By: Maryanne Oketch
One of the reasons I chose to enrol at McMaster University was for the diversity that the school claimed to offer. Coming from a predominantly white secondary school, I was excited to attend a new school. I was hopeful that I would make connections within my program and maybe gain a support system consisting of people that could relate to the experience of being Black in academia.
When I entered the integrated science program in 2016, I was disheartened to realize that in my year of entry, I was the only student in my program that was Black, alongside two other individuals with mixed backgrounds. Within the week, this dropped to two, as one person switched out. Within the month, it then became clear that the two of us were not just the only Black students in our year, but in the whole four-year program.
This lack of Black peers created a feeling that I had to be the best of the best, and when I couldn’t reach that goal, I would withdraw rather than reaching out. This caused damage to my grades, reputation and relationships with my peers.
It is a well-known fact that there is a disparity between the Black population and our representation in higher education. This gap can be seen more in supplementary-based programs that McMaster offers, and my experience unfortunately is not an isolated one.
Multiple students from different programs stated that the lack of Black students in their programs made them feel like there were few people who could relate to the struggles that come with being Black.
There was also another complexity that I did not consider — the fact that there are more Black women in academia than Black men. One health sciences student, upon realizing that they were the only Black man in their whole year, experienced feelings of isolation.
In addition, a justice, political philosophy and law student was the only Black man in their program, and though he is friends with Black women, he notes that it is not fully the same.
Regrettably, the issues that stem from the lack of diversity do not just have interpersonal effects, but also affect the learning experience. A student in the arts and science program said that there were times when a professor or student would ask a question that pertained to race, and the question would seem pointed at them, the only Black student in their year.
This student can also recall a moment when a professor made a comment about how some students may be used to hearing racist jokes, and then locked eyes with them, creating an uncomfortable situation.
Another former arts and science student had a class where a classmate attempted to defend slavery, and a professor who taught a class about oppression but refused to use the term “racism”. The student states that they never felt challenged by the program, and felt that they had to do the challenging rather than their instructors. This was due, they say, to the structure and instruction of the program being catered to their affluent white peers and not to them.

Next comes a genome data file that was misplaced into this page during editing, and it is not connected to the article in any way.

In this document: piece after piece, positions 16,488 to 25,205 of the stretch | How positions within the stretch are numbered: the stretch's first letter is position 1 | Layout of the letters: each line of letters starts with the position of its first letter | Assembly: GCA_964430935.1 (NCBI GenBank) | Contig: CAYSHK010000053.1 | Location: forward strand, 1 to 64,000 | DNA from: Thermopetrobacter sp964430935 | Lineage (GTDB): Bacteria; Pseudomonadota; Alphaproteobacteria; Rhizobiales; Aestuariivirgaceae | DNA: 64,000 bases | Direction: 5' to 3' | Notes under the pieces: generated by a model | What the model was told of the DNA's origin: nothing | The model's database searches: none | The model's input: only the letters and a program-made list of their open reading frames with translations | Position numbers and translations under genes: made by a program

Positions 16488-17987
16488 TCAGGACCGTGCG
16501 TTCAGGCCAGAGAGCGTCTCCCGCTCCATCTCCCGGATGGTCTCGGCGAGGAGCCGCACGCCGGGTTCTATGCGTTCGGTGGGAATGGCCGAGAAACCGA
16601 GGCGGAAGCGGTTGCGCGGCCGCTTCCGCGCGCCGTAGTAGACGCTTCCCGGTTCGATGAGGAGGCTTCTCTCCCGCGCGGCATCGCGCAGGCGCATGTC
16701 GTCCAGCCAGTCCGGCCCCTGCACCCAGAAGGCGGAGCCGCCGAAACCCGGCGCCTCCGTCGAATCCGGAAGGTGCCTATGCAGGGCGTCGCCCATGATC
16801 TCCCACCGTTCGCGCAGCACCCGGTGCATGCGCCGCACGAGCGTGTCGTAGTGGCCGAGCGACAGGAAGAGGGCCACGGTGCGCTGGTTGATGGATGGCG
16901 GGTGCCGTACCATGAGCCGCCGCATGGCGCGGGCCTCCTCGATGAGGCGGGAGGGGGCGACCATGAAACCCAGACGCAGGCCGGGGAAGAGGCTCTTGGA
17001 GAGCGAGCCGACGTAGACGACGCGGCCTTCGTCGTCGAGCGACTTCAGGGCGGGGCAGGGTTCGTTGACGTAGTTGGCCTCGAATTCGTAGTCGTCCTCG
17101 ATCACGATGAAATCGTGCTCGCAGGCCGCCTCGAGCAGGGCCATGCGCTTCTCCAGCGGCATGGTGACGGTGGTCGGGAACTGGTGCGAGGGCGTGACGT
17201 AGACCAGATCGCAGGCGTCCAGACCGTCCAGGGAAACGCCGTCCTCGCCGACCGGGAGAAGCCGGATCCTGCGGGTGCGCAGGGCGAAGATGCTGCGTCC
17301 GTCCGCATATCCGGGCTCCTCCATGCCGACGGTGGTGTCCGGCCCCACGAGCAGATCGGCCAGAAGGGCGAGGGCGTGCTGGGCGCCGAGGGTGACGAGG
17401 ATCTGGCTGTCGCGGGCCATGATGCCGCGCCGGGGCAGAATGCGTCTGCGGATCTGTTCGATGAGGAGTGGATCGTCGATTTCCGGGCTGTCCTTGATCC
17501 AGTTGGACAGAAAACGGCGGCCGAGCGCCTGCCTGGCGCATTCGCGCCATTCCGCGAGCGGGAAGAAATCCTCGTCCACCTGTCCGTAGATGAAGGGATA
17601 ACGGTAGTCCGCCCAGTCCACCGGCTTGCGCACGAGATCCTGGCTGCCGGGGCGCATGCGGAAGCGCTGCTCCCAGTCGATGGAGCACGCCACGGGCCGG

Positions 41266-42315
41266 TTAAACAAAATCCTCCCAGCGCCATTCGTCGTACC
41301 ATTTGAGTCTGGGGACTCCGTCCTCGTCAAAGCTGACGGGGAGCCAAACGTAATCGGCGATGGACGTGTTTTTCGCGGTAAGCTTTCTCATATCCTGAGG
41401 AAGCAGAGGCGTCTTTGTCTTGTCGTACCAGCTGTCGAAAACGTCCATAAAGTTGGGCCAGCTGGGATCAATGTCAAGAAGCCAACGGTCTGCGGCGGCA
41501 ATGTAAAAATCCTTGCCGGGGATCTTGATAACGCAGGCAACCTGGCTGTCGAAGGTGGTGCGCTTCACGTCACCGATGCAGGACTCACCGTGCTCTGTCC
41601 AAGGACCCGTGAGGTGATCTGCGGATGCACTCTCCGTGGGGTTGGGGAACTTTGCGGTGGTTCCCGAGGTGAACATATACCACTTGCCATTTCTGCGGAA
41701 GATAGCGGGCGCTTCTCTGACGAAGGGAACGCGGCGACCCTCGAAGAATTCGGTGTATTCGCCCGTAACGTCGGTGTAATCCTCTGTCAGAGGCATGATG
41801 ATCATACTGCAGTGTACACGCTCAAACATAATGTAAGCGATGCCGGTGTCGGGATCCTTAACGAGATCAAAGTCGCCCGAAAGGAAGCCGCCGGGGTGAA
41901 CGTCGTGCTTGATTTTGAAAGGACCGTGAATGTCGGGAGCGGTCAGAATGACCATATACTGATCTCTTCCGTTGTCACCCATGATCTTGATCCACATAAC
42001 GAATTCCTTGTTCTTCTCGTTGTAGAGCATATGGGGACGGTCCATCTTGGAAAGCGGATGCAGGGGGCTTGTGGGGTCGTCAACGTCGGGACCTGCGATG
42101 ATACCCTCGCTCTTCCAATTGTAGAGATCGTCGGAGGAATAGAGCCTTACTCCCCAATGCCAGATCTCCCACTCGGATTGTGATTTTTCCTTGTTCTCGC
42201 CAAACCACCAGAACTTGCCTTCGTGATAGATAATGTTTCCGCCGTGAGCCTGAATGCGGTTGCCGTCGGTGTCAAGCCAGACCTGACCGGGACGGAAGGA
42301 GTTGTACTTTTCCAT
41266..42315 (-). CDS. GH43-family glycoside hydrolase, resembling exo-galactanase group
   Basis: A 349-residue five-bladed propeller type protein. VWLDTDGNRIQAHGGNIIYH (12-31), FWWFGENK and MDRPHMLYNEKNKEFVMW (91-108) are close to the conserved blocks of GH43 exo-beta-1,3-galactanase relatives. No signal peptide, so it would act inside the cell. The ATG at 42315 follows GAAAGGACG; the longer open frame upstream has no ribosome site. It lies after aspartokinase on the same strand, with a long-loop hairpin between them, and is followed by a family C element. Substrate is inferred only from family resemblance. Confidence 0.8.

The catering of programs does not seem limited to just arts and science but can also be seen in McMaster Engineering Society programs. A student within the program switched out after one semester due to the lack of actual inquiry in the program, but a focus on the marks received.
When a peer in their program stated that "the disadvantaged [in Hamilton] aren't doing enough for the more privileged to help them," the professor did not immediately shut down this false and insensitive statement, but instead was complacent. In addition, the structure of the program encouraged students to repeat the same statistics because that is what is needed for a good grade, and not because the students wished to learn more about societal issues.
If multiple Black students in different years and different programs are saying the same thing, there needs to be some sort of change to support these students when they are in the program. I am not suggesting these programs change their selection process, because this lack of diversity is a systemic issue, and I do not have the knowledge to provide suitable solutions to help mitigate the effects.
Regardless, if McMaster strives for diversity and does not have the necessary structure to support the diverse students that they already have, then their efforts are just a baseless claim to obtain more money from a diverse group of students.
In previous years, most secondary school students looking to pursue careers in law would not even have McMaster on their shortlist of schools to apply to. Though well known for its strengths in legal philosophy, the Hamilton-based university famed for its scientific innovations did not stand out among a wealth of other options.
But acknowledging that no single approach guarantees admission to law school — especially during a time when competition to get in is particularly high —McMaster has entered into greener pastures with several changes that may beckon to prospective students.
As the Silhouette reported in Nov 2013, the university introduced a new program dubbed Justice, Political Philosophy, and Law (JPPL), which gained approval from the Ontario Ministry of Training, Colleges and Universities following several years of lobbying by members of the Department of Philosophy.
When asked about the effort that went into obtaining approval for the experimental program, Dr. Elisabeth Gedge said it was only natural. The Philosophy Department was already well established at the graduate and research level and there was a demand from the university to direct attention towards the needs of undergraduates.
Gedge has seen desire for spots in the program increase and she anticipates a growing interest. The Chair of the Department of Philosophy said that the interdisciplinary nature of JPPL attracts open-minded, intelligent students who like the flexibility the degree offers after graduation.